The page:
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It is necessary to teach the no growth business approach in business schools

Business schools have a responsibility to education the modern businessman or woman in all facets of the subject. That includes many of the different philosophies on growing your business. Most businesses today realize that they have to grow in order to survive. This is especially true for larger organizations such as Wal-Mart, GE, and Johnson & Johnson (Daft, 2008). However, this strategy may not translate into the small business world. Many small business owners started their organization to have customizable service to their customer base. This fact has led to small business holding many advantages over larger firms who offer the same service (Daft, 2008). Smaller firms many times are able to ride the always-shifting market conditions with a little more confidence. They know their customers choose them for their quality service and will continue to use them through most economic conditions. Further, smaller organizations have “significant advantages in terms of quick reaction to changing customer needs or shifting environmental and market conditions” (Daft, 2008, p. 337) Likewise, small organizations also “enjoy greater employee commitment” as they feel they are an important part of the organization (Daft 2008, p. 337). The aspect of growth cuts into this ability to serve the customer with this kind of quality and customization (Daft, 2008). Customers begin to feel the cookie cutter customer service and employees begin to feel they are not as much a part of the organization as they once had been. Based on studies of primitive societies, religious sects, military organizations, and some businesses, anthropologist Robin Dunbar proposed that 150 is the optimum size for any group trying to achieve a goal (Daft, 2008, p. 338). Dunbar says beyond that size, the group's effectiveness wanes because of too many rules, procedures, and red tape that slows things down and saps group morale, enthusiasm, and commitment (Daft, 2008, p. 308). So, while growth does offer the added profit potential it does take away from some crucial aspects of business. It falls on the owners of the organization to decide whether or not they want to grow their business and maybe their profits, or if they want to stay small and be content at their current level.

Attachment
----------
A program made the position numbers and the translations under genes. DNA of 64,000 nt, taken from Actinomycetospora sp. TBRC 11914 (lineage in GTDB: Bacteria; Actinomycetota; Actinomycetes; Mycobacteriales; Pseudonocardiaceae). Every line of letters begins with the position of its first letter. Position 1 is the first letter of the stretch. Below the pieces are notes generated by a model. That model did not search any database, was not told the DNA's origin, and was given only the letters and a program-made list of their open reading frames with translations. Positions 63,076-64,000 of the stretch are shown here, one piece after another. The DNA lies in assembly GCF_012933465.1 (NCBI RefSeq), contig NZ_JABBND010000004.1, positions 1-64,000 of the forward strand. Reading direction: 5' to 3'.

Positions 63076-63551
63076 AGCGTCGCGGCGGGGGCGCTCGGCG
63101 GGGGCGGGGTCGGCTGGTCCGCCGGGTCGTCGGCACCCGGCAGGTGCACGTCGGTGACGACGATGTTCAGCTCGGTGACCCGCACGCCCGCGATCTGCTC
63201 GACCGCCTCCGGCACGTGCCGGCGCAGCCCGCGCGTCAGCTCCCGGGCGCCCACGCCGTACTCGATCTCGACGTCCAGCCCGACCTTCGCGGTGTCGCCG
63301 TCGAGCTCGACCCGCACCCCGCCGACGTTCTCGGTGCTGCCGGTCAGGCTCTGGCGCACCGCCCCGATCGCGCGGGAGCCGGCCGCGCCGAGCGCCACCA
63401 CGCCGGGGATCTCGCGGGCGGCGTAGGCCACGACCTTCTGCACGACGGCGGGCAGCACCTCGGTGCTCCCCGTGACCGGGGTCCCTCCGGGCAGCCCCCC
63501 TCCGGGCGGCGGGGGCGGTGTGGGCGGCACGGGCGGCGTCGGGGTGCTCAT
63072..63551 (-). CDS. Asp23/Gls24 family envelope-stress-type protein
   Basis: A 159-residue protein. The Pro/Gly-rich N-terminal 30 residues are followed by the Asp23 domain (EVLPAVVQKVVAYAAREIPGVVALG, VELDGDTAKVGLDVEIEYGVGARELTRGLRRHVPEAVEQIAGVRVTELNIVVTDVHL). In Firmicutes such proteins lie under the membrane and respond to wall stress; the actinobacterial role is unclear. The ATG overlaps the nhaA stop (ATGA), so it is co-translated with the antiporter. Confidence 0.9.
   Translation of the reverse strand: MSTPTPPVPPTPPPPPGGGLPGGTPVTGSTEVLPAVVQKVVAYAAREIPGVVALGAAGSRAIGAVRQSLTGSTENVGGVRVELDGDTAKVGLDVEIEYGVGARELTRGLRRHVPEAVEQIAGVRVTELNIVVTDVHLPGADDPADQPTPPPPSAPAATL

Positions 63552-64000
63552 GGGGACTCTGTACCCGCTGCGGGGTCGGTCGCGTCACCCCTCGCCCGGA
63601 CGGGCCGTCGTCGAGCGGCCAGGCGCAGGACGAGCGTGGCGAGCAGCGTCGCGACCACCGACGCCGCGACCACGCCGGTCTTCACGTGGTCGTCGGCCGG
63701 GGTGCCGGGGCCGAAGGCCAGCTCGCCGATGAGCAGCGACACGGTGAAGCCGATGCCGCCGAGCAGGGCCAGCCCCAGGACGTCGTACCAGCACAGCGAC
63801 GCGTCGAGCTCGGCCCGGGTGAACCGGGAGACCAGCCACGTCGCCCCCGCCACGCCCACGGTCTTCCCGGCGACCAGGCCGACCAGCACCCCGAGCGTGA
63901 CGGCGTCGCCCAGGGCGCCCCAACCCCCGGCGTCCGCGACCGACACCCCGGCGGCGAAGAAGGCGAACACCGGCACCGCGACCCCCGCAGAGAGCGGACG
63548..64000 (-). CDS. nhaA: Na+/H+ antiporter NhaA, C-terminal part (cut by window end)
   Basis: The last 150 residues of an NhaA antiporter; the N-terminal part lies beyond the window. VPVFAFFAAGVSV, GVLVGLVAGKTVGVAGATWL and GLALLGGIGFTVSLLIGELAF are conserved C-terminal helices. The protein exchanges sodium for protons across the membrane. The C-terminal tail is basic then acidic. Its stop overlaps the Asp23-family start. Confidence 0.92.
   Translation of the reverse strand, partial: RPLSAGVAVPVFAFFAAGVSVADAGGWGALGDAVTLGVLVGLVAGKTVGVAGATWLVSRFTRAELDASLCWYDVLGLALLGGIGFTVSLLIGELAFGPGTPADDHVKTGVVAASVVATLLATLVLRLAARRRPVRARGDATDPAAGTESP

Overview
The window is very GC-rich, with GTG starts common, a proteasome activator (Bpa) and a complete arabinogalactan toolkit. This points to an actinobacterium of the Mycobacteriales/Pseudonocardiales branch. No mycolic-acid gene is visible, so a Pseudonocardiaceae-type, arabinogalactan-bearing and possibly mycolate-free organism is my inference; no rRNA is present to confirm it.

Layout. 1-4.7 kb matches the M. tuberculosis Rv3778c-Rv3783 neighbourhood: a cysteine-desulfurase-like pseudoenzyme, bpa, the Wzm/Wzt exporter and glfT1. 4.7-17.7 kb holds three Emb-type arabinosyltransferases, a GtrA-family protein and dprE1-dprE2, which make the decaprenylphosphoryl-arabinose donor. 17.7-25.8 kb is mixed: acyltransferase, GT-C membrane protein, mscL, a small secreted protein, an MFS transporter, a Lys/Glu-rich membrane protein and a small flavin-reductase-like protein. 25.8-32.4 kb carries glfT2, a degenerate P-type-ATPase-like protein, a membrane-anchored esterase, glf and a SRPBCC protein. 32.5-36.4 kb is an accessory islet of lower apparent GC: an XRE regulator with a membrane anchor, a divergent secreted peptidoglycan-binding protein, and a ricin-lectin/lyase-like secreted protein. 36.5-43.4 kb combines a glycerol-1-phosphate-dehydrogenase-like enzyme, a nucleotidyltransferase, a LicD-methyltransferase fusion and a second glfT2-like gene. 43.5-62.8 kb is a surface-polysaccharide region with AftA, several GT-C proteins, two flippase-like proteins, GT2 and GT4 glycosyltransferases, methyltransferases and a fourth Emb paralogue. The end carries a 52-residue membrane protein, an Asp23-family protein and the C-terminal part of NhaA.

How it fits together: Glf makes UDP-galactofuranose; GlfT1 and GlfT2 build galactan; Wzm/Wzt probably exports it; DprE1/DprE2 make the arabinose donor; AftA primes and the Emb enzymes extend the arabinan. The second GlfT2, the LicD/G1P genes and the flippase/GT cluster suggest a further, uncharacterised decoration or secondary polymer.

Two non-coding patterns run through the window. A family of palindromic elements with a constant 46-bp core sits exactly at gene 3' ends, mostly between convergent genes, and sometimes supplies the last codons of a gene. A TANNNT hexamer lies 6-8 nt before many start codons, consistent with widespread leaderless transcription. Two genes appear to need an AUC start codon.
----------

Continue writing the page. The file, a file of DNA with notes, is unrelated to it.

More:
Because of the reasons previously stated, I do believe it is necessary to teach the no growth business approach. Business schools have a responsibility to educate their students on all viable business options, and a no growth philosophy is most certainly one of them. So, in order to be fully prepared for the business world they are entering, it is imperative that business students learn about all aspects of business; including philosophies such as no growth.

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